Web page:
Coach, Facilitator and Mentor – Who is doing What?

Not that long ago, I asked some of the professionals that I know or came across about the difference between the professions of being a facilitator, a coach and a mentor, if and how they might distinguish them from their viewpoints. Depending on how much of a purist in his profession the person was, I got different answers.

A few purists of the facilitation and coaching fields adamantly declared that the professions cannot be more different and should not be confused. The purists from the respective fields can define their role as a coach or a facilitator, but I didn’t really get a clear differentiation between the two fields, because frankly there are not that many facilitators who are also trained as coaches, and vice versa.

Now that I have spent several years taking the training in both fields, I can see the blending of coaching and facilitation techniques and that they can complement each other. These are my observations from my current perspective and knowledge:

There are of course differences between coaching and facilitation:

  • coaching is typically offered to individuals, couples or very small groups (I’d say no more than 4 or 5),
  • facilitation is typically intended for groups, teams, task forces or organizations; group sizes can vary from 5 to a few hundreds,
  • coaching is focused on an individual’s own issues, past, present and future,
  • facilitation is focused on the group’s purpose and issues, past, present and future,
  • coaching services can last over a period of time for an individual, usually by in-person meetings or phone calls,
  • facilitation services are typically project or issue based, usually done through in-person or vitural meetings or workshops,
  • coaching clients can be served in-person, by telephone or other virtual mechanism such as Skype,
  • facilitation clients are most typically served in a face-to-face environment, and increasingly virtual facilitation services are being requested in order to reduce travel costs.

There are many similarities in the fields of coaching and facilitation:

  • both fields presume the client(s) / participant(s) are creative, resourceful and whole such that they can find their own solutions,
  • both use various ways to draw or pull information out of the participant(s) / client(s),
  • both use similar fundamental methods and skills such as Appreciative Inquiry, setting a safe environment and relationship guidelines, and asking good questions, although they may not call them the same names,
  • both coach and facilitator need to be neutral without taking sides on issues,
  • both expect the professional coach or facilitator to be flexible and adaptable in using different techniques or methods to meet the client’s needs,
  • both require the professional coach or facilitator to actively listen to the client, to what is being said and sometimes, more importantly, what is not being said, and
  • both help the client to dig deep to discover their own strengths, possibilities, change capacity and/or solutions, and to move the client forward in their personal or group journey.

What may be one big difference for me is that I spend a lot more time scoping, planning and designing a meeting or workshop prior to facilitating one; while being a coach, the degree of design and preparation is a lot more spontaneous and responsive to the client's input or feedback at the moment. Both, being a coach and a facilitator, require me to be flexible, listening attentatively, checking assumptions and adapting to changing priorities by dancing in the moment.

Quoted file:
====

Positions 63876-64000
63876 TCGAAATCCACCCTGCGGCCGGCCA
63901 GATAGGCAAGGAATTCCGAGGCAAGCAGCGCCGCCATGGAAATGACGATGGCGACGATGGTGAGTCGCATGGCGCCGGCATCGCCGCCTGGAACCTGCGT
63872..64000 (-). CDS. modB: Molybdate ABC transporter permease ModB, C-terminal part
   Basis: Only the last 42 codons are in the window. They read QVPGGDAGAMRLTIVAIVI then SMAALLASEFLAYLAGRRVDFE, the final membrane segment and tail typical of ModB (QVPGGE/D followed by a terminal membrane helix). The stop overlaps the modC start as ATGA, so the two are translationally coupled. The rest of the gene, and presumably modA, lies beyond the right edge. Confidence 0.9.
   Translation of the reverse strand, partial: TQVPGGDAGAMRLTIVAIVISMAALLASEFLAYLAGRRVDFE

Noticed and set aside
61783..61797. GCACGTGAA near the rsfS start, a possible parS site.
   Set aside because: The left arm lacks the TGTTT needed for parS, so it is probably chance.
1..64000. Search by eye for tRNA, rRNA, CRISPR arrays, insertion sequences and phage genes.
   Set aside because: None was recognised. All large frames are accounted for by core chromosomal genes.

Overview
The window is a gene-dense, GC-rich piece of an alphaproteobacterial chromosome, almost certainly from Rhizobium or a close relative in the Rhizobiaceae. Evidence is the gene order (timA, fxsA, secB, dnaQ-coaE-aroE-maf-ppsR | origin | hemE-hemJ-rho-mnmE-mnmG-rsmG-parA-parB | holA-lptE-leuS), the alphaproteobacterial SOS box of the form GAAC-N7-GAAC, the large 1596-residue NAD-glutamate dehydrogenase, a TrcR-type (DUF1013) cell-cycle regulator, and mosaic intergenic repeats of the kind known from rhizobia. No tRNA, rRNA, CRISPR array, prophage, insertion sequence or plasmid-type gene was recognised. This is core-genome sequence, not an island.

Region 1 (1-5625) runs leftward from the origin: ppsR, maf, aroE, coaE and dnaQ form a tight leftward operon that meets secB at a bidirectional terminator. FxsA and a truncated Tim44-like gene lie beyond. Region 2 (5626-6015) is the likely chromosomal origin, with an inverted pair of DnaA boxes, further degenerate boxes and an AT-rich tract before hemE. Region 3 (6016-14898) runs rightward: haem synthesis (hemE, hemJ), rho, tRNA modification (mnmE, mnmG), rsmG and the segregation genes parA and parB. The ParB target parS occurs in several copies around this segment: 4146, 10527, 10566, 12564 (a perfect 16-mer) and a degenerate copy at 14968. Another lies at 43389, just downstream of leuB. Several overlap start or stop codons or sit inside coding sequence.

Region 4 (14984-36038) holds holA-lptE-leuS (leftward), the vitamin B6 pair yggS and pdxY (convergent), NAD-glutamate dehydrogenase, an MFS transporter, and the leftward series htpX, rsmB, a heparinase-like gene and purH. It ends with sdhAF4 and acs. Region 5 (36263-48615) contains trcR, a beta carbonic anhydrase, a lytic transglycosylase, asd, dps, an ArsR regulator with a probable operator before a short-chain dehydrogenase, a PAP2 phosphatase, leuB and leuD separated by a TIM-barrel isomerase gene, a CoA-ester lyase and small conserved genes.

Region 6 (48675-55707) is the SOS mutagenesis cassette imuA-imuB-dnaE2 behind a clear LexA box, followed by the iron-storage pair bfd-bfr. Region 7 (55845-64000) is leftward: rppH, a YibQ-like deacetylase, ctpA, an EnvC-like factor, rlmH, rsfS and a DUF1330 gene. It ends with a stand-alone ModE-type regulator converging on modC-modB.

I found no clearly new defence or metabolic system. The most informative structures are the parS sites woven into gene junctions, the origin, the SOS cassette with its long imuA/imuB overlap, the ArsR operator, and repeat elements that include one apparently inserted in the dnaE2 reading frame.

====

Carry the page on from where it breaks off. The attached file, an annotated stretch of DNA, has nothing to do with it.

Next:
What about mentors? Who are mentors?

Being a mentor is to be a wise and trusted counselor for someone; she may also act as a guide, a teacher, a supporter and an encouraging influencer to the mentee. Being a mentor does not necessarily require one to be neutral, nor does it require the mentor to be quiet about his opinions. I did learn, however, that one’s opinions can often cloud the creativity and collaboration, and opinions are often only partial views.

A mentor and mentee relationship can be established formally or informally. An elder that is more experienced, knowledgeable and wise can provide sage advice in a formal capacity, this respected position is evident in a number of cultures. More often than not, a trusted friend or colleague may act as a mentor unofficially, or even unknowingly.

I’d like to surround myself with as many positive models as possible. I’d like to think that I have many mentors, from whom I can learn a lot and can share a lot authentically, transparently and honestly.

So, are you a coach, a facilitator or a mentor? Or are you two or all of the above?

Comments

thanks for the details....it helps so much.... i would like to add coaching does not have to be solely for individuals but there is also group coaching where ppl with various interests get to be coached usually post facilitation.

great to see a clear distinguished among these important terminologies. i was a little bit confused before seeing these all... thank you once again

Rehmaty

very clear explanation. right now i am part of session of facilitation and voaching and we were little confused. Now understand clear. Thank you so much

thanks very much for the explanation. it is very helpful

thanks very much for the explanation. it is very helpful

Great explanation. I now know that I am a mentor and facilitator if anyone needs a label for me.

I can see that it means the same thing thank you

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